"I wonder if you can even hear me?" Buffy said sadly.
"I CAN HEAR YOU!"
Buffy startled. He was looking straight at her, his blue eyes wide and intense.
"What do you want?" he said, his voice angry.
"You need information?"
"No. Not right now."
"I'll help you."
"I don't need any help right now. But thanks."
"Why are you here?"
"I... I thought you might like some company."
The fire drained out of his eyes and his head sank back down. The hand came back up to grasp the top of his skull.
"If I'm bothering you, I'll go," Buffy said in a tiny voice.
"The oranges and lemons. You have to have both. Can't do with just one."
"Right, oranges *and* lemons. I'll remember that."
"When will you pay me?"
"Maids in white aprons."
Something about that rang a bell.
"Oranges and lemons," Buffy repeated. "Ring the bells of St. Clemens."
Spike nodded in satisfaction. "Old father bald pate."
"Ring the bells at Aldgate. It's a nursery rhyme. I remember that. When will you pay me, ring the bells at Old Bailey. When I am rich, ring the bells at Fleetditch." Buffy smiled, pleased to have cracked the puzzle.
"You're talking about churches, aren't you?"
"Remembering the ones that ain't there. Somebody has to remember. Gone. Nobody prays there. Nobody's saved."
"Churches you remember from when you were alive..."
"St Mary Aldermanbury. Nothing but rubble."
"Spike... is it better or worse for you when I'm here? Because if I'm making it worse, I can go away."
"Not worse," he said, his hand rubbing the top of his head.
"Good. Because I don't want to make it worse for you." Her voice wavered as her throat tightened. "If I could make it better, I would."
She wanted to reach out and touch his face, but she remembered how he'd flinched away when she tried to touch him back at the church. Her hand started to move toward him, but she pulled it back. She fought back a sob. There was so much she wanted to say, but she knew that if she started saying the things on her mind, she'd be dredging up all the things that hurt him. She'd be talking to make herself feel better while pouring salt in all his wounds.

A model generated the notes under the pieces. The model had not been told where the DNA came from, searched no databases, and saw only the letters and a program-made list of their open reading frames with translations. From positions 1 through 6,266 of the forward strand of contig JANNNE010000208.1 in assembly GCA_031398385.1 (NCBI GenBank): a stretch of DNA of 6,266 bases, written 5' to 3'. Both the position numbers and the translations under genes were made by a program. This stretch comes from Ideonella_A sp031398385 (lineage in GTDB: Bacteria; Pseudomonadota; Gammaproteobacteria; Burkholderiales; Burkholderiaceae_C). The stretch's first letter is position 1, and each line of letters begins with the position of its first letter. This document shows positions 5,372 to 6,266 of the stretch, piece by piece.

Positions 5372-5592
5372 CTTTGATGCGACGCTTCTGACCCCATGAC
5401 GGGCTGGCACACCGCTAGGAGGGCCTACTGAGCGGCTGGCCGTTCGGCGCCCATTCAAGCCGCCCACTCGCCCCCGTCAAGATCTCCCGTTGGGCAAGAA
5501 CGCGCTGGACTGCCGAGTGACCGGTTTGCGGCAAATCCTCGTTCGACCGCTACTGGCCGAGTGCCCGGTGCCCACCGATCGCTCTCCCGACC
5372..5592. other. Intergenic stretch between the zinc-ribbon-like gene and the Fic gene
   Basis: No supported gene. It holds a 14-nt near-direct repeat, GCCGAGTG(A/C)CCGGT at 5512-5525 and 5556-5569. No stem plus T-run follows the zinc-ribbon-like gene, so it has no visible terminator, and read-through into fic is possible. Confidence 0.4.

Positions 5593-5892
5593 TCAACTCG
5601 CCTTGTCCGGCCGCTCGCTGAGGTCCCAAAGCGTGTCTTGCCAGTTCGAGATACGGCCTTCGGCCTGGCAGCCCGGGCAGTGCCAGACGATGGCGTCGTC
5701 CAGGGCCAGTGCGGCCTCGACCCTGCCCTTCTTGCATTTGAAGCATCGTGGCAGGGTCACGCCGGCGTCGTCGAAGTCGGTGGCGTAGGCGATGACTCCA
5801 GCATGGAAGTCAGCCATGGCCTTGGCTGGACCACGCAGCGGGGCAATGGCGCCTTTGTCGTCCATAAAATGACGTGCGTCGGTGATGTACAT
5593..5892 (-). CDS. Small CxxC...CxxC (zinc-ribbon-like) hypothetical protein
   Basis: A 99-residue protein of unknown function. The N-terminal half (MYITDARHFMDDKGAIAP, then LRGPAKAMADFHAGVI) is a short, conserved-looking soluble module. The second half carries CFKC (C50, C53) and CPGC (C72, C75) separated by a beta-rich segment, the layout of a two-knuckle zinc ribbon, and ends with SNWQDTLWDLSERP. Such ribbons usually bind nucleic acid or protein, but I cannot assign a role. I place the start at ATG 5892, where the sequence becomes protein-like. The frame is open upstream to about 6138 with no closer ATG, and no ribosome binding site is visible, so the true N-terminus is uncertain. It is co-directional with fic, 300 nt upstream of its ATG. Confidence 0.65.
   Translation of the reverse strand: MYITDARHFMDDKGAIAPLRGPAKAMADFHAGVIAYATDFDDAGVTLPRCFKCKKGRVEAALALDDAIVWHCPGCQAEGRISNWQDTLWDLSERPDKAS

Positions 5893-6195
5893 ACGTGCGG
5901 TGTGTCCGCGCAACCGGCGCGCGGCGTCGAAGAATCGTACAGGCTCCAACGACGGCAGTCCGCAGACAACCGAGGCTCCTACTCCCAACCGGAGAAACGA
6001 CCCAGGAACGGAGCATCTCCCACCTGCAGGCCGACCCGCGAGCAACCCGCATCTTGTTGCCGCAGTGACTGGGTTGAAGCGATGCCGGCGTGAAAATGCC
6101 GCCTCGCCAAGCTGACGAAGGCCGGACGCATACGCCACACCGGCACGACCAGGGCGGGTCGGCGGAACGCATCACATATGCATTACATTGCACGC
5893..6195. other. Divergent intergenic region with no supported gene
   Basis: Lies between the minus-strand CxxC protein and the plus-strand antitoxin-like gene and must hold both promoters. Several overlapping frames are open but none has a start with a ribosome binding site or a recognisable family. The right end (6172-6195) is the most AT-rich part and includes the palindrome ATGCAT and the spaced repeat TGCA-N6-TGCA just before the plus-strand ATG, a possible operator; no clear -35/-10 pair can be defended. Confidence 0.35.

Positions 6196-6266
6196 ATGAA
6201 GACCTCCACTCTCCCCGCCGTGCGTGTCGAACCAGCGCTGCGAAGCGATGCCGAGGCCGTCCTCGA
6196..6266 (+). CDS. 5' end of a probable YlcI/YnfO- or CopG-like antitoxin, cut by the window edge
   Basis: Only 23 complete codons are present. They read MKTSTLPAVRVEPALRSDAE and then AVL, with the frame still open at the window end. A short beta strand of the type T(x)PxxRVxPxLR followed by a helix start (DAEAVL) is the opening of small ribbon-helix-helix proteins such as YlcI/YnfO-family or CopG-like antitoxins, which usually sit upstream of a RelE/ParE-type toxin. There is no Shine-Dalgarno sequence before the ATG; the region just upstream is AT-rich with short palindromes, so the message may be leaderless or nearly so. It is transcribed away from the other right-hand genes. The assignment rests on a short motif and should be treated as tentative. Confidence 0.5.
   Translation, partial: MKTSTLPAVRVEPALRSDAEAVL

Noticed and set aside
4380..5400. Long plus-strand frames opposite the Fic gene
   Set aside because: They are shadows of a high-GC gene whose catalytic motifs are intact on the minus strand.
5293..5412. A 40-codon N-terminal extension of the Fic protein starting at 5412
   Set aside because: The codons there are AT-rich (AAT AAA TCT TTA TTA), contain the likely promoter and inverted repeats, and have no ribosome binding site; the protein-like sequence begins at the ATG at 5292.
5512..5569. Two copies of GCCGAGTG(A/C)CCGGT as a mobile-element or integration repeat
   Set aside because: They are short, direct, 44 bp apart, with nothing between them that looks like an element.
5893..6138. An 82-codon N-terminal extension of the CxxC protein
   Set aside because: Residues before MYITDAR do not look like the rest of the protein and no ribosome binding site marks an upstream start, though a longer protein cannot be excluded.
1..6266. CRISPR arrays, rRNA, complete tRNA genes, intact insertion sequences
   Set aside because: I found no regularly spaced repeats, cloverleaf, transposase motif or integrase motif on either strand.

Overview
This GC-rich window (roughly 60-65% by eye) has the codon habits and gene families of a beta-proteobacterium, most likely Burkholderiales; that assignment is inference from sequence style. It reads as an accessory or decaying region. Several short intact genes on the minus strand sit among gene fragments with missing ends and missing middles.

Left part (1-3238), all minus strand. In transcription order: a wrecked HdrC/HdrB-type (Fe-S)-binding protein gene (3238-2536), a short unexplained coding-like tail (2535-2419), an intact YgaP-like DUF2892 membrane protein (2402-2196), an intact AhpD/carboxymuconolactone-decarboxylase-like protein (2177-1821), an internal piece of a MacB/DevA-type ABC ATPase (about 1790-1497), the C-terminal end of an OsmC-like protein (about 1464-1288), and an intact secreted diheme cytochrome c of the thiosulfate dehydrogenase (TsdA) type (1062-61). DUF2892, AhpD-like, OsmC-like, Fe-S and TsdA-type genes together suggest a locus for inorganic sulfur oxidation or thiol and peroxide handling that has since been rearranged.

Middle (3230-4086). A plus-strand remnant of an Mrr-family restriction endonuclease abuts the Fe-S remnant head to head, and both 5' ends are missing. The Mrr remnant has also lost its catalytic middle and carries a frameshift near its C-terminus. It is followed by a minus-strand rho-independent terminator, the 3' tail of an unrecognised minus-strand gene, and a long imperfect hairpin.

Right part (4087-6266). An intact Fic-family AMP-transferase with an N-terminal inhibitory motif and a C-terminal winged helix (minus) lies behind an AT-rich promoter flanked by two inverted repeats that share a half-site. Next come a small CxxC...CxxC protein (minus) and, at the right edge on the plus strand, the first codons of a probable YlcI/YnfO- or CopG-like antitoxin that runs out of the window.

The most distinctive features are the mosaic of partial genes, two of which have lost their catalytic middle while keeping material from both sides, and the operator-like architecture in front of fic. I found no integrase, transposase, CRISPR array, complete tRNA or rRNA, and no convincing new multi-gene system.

She looked away, the sight of his clear, blue eyes more than she could bear. But she looked back again -- she owed him that much. He deserved to be seen. He was holding out his hand to her.
She reached out and put her hand in his. His cool fingers closed around hers. They sat in silence for a little while, hand in hand, just looking at each other.
The grief that had overtaken her, the sense of loss, the feeling that he was beyond her reach and would never come back, flowed away. She could feel him here with her. He wasn't what he had been, and never would be again, but there was something else -- something nascent and innocent coming together where the vampire -- no man -- she had known had been.
"This is wrong," she whispered.
He cocked his head to the side to look at her, a gesture so reminiscent of the Spike she'd once known.
"You're comforting me. I came down here to see if I could comfort you."
"Yes. You're my light. I can see by you. Your radiance warms me. When you go, it's dark."
Buffy shook her head. "I don't see how you can see me that way, after all I've done."
"It's not what you've done. It's what you are."
"I don't deserve..."
"Yes, you do."
"Are you going to come back to me?"
"I'm here. This is my place. I've always been here."
He let go of her hand and started to rub his head again.
"They're coming. You have to go now."
"Spike, who is coming?"
"I have to be here for them. You have to go."
"Spike, focus. Who is coming?"
Buffy startled back from the force of his voice. She scrambled to her feet.
"I'll help you fight them!"
"No, no, no, no, no."
He curled in on himself and turned around so his back was to her. He rocked, beginning to hum a tune she didn't recognize.
She put a hand on his shoulder, but he didn't react to it. It didn't seem like he knew she was there anymore.
"Spike, I'm going to come back. I won't leave you alone."
He rocked and hummed, oblivious to her.
"I want you beside me," she said softly.